Catching Fireflies

finding magic along the way

The True Cost of Writing

I read a post yesterday from writingatmidnight here on WP titled The Cost of Writing. I found that it really hit home with me.  I, too, get email updates from various sites like The Writer, and Writer’s Digest and am always so excited about an online workshop or webinar until I scroll down to the price. 😦

I have a day job as you all know. I am not a starving artist living in a Paris garret and scrounging empty bottles to recycle for cash. But at the same time, I am not willing to drop a couple hundred dollars every month or two on a workshop. I wish I did have the time and expendable income to attend every one of them and just suck up all that writerly knowledge like a sponge, but alas, there is a mortgage, vet bills, and let’s face it, I do like regular meals.

So what is a writer to do? What is anyone to do who longs to pursue a passion without going bankrupt in the process?

I have always been a big believer in books. I honestly believe that no matter what you want to know or learn, it has been written about somewhere. The trick is to find the right book for your needs and not spend too much money in the process. Libraries are a great resource. You can access most card catalogs online and discover if they have what you are looking for without even having to get out of your pajamas. If you are like me though– it is all about Amazon! I may have personally kept that website fiscally sound since I discovered it years ago. 🙂 And the used books are a great cost saver!

Other writing costs…

A computer is great for writing and at some point in the path to publication (especially if you are self publishing) it becomes mandatory. If you write longhand, pen and paper are relatively cheap, but then you have to either pay someone to type it for you or find an agent/publisher who is willing to take a chance on reading your 1000 page novel handwritten in 85 notebooks.  With all the odds stacked against a new writer, I would think that would be a strike against you before your masterpiece even finds its way out of the slush pile.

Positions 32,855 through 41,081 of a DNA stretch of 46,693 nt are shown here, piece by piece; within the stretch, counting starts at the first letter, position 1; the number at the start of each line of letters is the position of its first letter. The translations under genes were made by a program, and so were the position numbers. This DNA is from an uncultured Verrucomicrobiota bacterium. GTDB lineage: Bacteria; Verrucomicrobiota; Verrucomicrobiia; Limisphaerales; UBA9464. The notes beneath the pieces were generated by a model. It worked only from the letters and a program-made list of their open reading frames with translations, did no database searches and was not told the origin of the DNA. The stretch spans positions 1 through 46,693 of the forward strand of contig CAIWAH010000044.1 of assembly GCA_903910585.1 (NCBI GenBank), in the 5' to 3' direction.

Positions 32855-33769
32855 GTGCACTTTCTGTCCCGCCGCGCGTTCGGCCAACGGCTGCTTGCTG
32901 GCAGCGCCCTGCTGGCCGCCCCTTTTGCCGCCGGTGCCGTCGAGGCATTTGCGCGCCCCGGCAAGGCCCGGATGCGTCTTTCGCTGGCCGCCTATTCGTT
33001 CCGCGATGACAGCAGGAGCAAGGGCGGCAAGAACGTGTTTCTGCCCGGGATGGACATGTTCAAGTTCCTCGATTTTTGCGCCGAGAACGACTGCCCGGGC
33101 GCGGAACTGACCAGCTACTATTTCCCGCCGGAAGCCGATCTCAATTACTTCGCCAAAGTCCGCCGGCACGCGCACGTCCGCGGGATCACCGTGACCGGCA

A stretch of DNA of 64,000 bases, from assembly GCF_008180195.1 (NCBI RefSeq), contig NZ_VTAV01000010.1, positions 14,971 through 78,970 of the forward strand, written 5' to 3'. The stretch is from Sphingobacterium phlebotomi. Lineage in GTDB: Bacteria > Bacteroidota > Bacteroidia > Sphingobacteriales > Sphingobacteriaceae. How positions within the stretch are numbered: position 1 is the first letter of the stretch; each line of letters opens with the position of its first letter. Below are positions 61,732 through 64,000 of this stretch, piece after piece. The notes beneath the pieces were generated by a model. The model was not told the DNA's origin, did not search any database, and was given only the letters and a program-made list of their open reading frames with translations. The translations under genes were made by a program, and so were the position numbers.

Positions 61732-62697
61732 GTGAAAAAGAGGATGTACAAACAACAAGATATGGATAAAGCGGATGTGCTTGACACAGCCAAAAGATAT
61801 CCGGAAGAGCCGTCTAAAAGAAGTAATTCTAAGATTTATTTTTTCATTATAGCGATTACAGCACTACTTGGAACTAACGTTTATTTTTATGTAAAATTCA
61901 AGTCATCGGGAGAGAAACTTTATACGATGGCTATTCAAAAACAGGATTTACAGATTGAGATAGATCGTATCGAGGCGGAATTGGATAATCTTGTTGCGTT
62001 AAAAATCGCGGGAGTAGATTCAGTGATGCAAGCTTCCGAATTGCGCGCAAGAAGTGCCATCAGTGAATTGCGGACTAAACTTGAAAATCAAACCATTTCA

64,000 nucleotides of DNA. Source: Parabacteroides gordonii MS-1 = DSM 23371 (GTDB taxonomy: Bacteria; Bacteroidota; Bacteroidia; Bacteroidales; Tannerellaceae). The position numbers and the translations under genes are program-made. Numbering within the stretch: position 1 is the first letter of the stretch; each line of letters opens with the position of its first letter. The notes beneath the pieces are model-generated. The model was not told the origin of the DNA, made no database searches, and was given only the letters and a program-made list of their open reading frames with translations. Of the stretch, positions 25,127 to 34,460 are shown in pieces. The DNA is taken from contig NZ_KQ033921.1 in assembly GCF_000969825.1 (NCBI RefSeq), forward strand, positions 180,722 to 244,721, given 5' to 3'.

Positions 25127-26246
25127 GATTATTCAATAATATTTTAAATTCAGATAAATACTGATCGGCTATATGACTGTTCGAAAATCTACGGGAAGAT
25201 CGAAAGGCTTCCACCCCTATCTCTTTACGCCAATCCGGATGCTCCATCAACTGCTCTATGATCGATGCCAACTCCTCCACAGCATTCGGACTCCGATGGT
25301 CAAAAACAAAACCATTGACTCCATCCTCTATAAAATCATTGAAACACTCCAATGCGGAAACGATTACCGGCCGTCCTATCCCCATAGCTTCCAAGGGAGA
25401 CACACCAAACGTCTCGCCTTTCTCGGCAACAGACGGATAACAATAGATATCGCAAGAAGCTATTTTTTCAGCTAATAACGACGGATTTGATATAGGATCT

As far as classes and workshops go, you can find some freebies online, and writingatmidnight included several links in the post highlighted above. There is also Writer’s Village University. For a 1st year membership of $99 and an annual renewal of $69, you can take as many classes as you want! I was a WVU member for a couple years and enjoyed every class I signed up for there. Most of them are self-monitored by the class, meaning you do the posted assignments and discuss them, critique each others work, and so on, but there is no teacher. Others are moderated and led by a teacher. There are hundreds of classes to choose from and while it isn’t free, it is a great value.

Or you could go the free route and read a lot. Books, blogs, writing forums– all free on the internet! I have learned so much over the last nine months from fellow bloggers, and writers’ groups such as SheWrites, WANA and Writer Unboxed. There are writerly groups on Facebook to follow and participate in as well as writers, publishers, agents, and readers on Twitter.

Last year, I came across the concept of a “writer’s tribe” from Kristen Lamb, and at first I thought that it didn’t apply to me. I didn’t belong to a writer’s group; I didn’t have anyone to really talk to about my writing concerns other than my husband and a few close friends and family. I didn’t know anyone else who was trying to write a novel, or five!